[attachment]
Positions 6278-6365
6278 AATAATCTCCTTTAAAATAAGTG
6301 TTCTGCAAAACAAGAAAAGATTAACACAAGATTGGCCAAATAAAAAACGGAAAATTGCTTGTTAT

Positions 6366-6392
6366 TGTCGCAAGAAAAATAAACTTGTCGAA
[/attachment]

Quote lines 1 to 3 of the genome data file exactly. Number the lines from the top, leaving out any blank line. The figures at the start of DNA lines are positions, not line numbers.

Positions 6278-6365
6278 AATAATCTCCTTTAAAATAAGTG
6301 TTCTGCAAAACAAGAAAAGATTAACACAAGATTGGCCAAATAAAAAACGGAAAATTGCTTGTTAT